Feedback is the tool that just cannot be over-estimated enough when working with your direct reports. Actually, it extends even further than your immediate team, and if executed mindfully, it massively helps to accomplish yours, your team’s, and even your organization’s goals. We’ll talk about the “How” part some other time. Let’s look at the “How often” variable now.

So you came across something that would be considered a point of feedback to your team member, positive or negative. Should you wait for the right moment to share this? Should that be a topic for an upcoming 1:1 in a few days? A note for a performance review? What should be the frequency of various kinds of feedback?

The short answer is straightforward: as often as you have something to say. However, as with nearly everything related to leadership, this is easier said than done.

Why It Can’t Wait?

Actually, it can wait. The reason to share the feedback as it comes up is precisely the moment, and the context helps it to be the most descriptive, revealing, and has the best chance to get accepted well. Therefore frequent feedback is the most impactful type of feedback. You’re not doing this just because you like nitpicking around, but because you want somebody to do something more or do less. And the best way to achieve this is by sharing the feedback fast. So not only the person already knows where, how, when it happened what you’re talking about, but gets an immediate chance to fix their behavior right away. Otherwise, if you have behavior to improve but don’t say it, next time it happens, it’s your responsibility.

Another way to think about it is treating a piece of feedback as some food that is the best when just cooked fresh. But it slowly gets worse with time and eventually spoils.

Ah, so yes, you can undoubtedly wait if you see someone is already full. Just keep in mind: it’s with an end date on the package.

In Practice

In practice, given I have something to share with someone on my team, I like and try to do the following:

  • Pull a person aside right after the event happened. This conversation always has to be private.
  • Inquire what led to the behavior in question. Why did something happen? If you have a blind spot, best to learn about it right away.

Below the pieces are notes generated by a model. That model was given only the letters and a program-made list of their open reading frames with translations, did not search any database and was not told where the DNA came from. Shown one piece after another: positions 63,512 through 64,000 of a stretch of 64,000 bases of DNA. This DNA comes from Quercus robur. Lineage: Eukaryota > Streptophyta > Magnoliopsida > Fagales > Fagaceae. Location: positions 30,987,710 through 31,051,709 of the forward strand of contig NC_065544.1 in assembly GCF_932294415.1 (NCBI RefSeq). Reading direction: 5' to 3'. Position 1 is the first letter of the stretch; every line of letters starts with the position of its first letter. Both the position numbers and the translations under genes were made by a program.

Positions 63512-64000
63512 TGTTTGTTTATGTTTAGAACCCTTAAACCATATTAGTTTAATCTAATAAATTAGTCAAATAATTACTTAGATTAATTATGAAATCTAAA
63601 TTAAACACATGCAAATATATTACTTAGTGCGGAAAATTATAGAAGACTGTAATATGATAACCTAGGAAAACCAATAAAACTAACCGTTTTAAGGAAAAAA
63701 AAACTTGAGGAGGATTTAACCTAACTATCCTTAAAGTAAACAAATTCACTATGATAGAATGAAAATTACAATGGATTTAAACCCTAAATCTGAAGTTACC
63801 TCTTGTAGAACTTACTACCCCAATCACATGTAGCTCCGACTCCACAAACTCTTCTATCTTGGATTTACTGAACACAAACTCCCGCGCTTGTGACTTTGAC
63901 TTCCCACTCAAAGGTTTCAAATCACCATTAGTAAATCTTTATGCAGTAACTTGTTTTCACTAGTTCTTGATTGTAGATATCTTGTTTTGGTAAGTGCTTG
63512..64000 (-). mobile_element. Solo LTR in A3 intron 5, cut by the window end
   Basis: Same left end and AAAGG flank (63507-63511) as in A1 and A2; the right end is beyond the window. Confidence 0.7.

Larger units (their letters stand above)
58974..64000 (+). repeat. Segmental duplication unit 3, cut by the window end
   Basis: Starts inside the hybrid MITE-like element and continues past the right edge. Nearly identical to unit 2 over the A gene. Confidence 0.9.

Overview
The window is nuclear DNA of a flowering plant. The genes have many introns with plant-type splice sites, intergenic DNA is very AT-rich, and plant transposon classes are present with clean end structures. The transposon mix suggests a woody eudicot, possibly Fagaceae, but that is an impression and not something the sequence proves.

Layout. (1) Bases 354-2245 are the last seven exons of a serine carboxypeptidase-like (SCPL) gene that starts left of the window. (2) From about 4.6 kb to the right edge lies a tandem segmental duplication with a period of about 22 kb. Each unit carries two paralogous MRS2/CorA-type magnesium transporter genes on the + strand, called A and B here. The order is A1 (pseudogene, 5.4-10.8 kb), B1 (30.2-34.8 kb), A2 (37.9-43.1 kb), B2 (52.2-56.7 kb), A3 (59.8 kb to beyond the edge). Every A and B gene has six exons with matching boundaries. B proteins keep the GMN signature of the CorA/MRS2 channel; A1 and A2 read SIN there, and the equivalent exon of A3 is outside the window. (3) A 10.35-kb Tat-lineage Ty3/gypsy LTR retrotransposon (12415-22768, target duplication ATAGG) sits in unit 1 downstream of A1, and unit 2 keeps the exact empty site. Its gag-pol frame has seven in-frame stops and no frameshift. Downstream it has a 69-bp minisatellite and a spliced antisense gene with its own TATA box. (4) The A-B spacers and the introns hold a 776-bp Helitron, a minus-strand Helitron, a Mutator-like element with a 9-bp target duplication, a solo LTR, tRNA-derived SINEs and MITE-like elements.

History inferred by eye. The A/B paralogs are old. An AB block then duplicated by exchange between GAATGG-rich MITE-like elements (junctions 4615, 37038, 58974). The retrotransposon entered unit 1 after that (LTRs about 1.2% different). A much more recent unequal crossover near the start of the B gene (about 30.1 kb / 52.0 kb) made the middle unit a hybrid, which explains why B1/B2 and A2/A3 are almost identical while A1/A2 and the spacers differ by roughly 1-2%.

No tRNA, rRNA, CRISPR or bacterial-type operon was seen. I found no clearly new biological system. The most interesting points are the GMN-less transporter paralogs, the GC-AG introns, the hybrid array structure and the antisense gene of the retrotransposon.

• Make it quick, to the point, but explain not only what but what impact this had or might have.
  • Schedule or agree on a follow-up if the topic requires or discussion emerges that you don’t have enough time for right away.
  • Pro-tip: share your perception of the potential issue this way as well. Just make sure you include that fact into your explanation. E.g., “Hey, for me, it looks like this and that. I might be wrong, though, how do you see this?”

Litmus Test

If you’re doing this right, an excellent test is to see if anybody on your team gets surprised by the performance feedback checkpoints. Ideally, performance feedback should only be a summary of the feedback that already happened, a confirmation, a follow-up on the action plan and its progress forward. If you’re having performance review discussions on 1:1’s, those meetings should be focused on discussing necessary changes, understanding the already given feedback better, but never breaking the news.

When It Should Wait

There are a few situations I think it’s just a bad idea to follow a frequent/immediate feedback way of working blindly.

First, when the ship is burning. Just do not start pulling people aside if they did not do something perfectly. That’s what the team and personal retrospective is meant for. However, don’t stand and watch if you see the progress is already or about to be impaired. Instead, formulate your feedback as suggestions, e.g., “I think we could solve this faster, if you this and that.” Then, go back and explain deeper only after that production server is up again and the team had a chance to decompress.

Second, when the person is simply unable to accept this feedback right now, and the input does not impact the team or other individuals. You can still mention you see things to improve, and you need to discuss them later. Another bucket of cold water didn’t help anyone survive if they were already drowning in the ocean of personal struggles. Do not take this as a call for inaction - some other action to help is needed! That “help” is not minor feedback in such a situation.

If You Have to Serve It Cold

Don’t wait even longer if you feel you have missed the best moment. Make sure you spend enough time explaining the context that triggered the feedback you’re sharing. With proper preparation, you will see if that feedback makes sense at this point. It’s even okay to drop it - better to roll up your sleeves and act faster next time than have a frustrated team member who just cannot understand the point of the feedback.


The feedback is like your favorite hot meal - best not to let it get cold.

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